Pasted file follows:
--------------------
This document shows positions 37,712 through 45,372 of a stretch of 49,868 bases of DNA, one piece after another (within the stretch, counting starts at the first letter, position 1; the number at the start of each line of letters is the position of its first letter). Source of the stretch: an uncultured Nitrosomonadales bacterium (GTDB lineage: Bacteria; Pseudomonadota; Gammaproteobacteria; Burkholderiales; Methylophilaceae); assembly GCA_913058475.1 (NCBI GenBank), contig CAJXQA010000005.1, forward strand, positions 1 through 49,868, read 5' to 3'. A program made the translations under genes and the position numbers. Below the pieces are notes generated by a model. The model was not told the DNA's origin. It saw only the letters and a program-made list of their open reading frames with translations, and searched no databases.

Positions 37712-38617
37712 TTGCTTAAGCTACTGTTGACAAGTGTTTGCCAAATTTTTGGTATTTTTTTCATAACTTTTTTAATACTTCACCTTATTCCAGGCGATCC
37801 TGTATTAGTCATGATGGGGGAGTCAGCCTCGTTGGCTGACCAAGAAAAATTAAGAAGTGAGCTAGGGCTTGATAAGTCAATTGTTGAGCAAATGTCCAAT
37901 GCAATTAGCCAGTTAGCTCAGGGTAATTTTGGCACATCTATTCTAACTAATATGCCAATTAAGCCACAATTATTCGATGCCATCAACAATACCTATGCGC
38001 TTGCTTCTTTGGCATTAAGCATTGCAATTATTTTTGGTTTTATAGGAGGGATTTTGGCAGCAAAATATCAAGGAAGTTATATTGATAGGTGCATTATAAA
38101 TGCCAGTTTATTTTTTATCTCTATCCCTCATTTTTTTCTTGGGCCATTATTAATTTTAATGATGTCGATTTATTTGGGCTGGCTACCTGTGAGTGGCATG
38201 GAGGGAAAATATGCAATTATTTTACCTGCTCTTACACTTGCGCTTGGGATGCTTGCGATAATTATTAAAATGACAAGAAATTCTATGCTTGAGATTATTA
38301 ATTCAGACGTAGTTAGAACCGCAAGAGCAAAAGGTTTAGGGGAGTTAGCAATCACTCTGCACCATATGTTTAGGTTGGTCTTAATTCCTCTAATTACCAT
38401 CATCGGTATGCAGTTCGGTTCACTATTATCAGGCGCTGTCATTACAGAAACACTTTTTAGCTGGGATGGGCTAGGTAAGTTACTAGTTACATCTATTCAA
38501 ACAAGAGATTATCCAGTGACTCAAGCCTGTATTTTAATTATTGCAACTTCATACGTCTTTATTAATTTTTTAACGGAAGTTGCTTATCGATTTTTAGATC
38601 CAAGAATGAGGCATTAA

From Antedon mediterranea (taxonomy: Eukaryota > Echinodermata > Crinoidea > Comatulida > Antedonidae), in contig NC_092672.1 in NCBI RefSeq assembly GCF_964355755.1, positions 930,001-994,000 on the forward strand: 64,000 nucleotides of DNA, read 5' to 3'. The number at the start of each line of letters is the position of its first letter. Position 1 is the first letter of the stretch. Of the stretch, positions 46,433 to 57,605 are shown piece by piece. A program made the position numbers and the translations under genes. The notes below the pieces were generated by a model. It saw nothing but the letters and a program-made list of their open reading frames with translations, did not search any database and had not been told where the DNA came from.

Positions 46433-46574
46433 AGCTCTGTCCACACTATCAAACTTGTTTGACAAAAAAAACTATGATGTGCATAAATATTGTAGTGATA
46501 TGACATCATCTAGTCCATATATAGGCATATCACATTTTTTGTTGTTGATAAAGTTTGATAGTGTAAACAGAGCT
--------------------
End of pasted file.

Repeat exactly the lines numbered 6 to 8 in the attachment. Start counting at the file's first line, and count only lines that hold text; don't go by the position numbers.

38001 TTGCTTCTTTGGCATTAAGCATTGCAATTATTTTTGGTTTTATAGGAGGGATTTTGGCAGCAAAATATCAAGGAAGTTATATTGATAGGTGCATTATAAA
38101 TGCCAGTTTATTTTTTATCTCTATCCCTCATTTTTTTCTTGGGCCATTATTAATTTTAATGATGTCGATTTATTTGGGCTGGCTACCTGTGAGTGGCATG
38201 GAGGGAAAATATGCAATTATTTTACCTGCTCTTACACTTGCGCTTGGGATGCTTGCGATAATTATTAAAATGACAAGAAATTCTATGCTTGAGATTATTA